Hawaiian fishponds are a type of aquaculture built by ancient Hawaiians. These ponds were used to cultivate fish, especially opelu (Decapterus macrosoma) and awa (acanthoclinium), which were important resources for the Hawaiian people. Fishponds were an important part of the Hawaiian ecosystem and culture and were built in a variety of sizes and shapes. Today, only a handful of Hawaiian fishponds are still in existence, but they remain an important part of Hawaii's history and culture. Hawaiian fishponds were usually built in shallow areas near the shoreline. The walls of the ponds were made from lava rocks, coral, and sand. The size and shape of the pond depended on the purpose for which it was being built. For example, some ponds were built for breeding fish, while others were used to rear young fish. The water in the pond was circulated using a system of bamboo pipes and ditches. This system allowed for a constant flow of freshwater, which was essential for the health of the fish.
Hawaiian fishponds provided a reliable source of food for the Hawaiian people. The ponds were also used to cultivate valuable resources, such as opelu and awa. In addition to being a source of good food and useable resources, Hawaiian fishponds also played an important role in the ecological balance of the Hawaiian Islands. The ponds served as nursery grounds for young fish and helped maintain the population of certain fish species. The decline in Hawaiian fishponds began in the 19th century when Westerners introduced new technologies and fish species to the Hawaiian Islands. The construction of dams and canals changed water flow in many areas, making it difficult for fishponds to function properly. The introduction of new fish species (such as tilapia) competed with native species for food and space. As a result, many Hawaiian fishponds were abandoned or destroyed.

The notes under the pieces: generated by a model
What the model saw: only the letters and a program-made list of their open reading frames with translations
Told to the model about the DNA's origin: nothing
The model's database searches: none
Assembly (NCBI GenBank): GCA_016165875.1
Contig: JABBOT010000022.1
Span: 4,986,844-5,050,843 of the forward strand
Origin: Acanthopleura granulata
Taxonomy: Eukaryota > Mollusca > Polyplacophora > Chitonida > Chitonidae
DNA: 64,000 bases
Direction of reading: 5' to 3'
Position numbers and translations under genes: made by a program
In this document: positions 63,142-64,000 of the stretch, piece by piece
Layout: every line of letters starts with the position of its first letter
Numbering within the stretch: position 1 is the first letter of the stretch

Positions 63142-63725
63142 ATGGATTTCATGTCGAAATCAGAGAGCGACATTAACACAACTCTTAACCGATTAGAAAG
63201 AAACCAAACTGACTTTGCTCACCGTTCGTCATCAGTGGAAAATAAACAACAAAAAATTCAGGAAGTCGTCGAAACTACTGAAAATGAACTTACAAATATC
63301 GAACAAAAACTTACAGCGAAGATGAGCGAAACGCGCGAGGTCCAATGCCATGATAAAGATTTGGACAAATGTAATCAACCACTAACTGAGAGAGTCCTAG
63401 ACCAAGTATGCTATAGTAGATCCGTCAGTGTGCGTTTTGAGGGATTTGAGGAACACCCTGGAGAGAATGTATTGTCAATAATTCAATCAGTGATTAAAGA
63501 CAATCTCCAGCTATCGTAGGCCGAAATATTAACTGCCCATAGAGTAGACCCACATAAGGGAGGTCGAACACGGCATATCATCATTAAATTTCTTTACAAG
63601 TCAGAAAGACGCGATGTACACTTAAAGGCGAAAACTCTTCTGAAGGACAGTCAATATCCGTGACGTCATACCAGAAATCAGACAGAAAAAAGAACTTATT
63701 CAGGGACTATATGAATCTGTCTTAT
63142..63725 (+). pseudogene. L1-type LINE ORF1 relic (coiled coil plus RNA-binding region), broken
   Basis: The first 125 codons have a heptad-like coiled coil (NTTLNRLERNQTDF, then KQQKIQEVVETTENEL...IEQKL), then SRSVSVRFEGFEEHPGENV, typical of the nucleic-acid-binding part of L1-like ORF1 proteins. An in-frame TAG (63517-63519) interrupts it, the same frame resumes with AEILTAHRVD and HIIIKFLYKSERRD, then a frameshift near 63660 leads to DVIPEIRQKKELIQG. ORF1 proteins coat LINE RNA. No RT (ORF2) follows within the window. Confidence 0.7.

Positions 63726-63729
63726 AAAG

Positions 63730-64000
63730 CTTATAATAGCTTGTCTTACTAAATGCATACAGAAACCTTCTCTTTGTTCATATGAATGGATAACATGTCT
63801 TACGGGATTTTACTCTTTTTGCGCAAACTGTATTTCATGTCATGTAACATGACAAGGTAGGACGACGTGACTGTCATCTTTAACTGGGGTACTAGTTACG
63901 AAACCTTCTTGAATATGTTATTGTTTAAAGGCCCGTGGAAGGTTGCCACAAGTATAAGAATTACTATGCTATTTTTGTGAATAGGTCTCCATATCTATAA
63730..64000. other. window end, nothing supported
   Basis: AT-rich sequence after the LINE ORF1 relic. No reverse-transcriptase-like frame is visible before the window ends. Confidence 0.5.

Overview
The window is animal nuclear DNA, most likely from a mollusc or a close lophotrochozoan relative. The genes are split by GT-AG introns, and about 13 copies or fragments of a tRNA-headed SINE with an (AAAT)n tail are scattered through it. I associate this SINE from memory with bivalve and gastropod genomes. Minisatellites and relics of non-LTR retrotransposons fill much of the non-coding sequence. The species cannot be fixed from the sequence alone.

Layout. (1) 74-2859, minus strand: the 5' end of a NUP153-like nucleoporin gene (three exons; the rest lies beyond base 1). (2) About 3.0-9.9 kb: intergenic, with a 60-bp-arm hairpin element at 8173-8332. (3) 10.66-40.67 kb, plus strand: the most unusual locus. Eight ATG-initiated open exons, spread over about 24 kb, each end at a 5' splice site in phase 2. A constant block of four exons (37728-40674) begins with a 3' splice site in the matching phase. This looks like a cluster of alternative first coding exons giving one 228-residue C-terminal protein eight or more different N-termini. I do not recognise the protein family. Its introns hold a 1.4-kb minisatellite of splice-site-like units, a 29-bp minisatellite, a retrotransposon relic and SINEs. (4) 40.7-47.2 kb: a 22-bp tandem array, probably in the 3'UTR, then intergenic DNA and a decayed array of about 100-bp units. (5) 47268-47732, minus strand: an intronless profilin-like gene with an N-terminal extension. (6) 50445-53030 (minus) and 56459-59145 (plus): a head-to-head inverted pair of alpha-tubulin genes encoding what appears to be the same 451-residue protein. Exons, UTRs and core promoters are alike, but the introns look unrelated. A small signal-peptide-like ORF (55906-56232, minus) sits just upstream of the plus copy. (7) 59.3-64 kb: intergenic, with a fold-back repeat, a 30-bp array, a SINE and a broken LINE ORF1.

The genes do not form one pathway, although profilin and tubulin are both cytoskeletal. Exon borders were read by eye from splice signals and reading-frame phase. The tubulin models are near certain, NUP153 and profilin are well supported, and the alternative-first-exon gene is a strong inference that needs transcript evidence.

In recent years, there has been a renewed interest in Hawaiian fishponds. A number of organizations are working to restore and preserve these important cultural and ecological resources. The Hawaii State Legislature has also passed laws to protect Hawaiian Fishponds. With the community's support, it is hoped that Hawaiian fishponds will once again be a part of the Hawaiian landscape. These ponds are reminders of Hawaii's rich history and culture, and they provide a habitat for a variety of native fish species. Visitors to Hawaii can take guided tours of the fishponds, which offer a chance to learn about traditional Hawaiian fishing methods and see the ponds up close. Visitors can see turtles, frogs, and even sharks swimming in these ponds. Also, because coral reefs surround the ponds, they are great places for snorkeling and diving. So, if you are looking for something different to do on your next visit of day off, be sure to explore one of the island's several fishponds.
Additional Resources for Hawaiian Fishponds: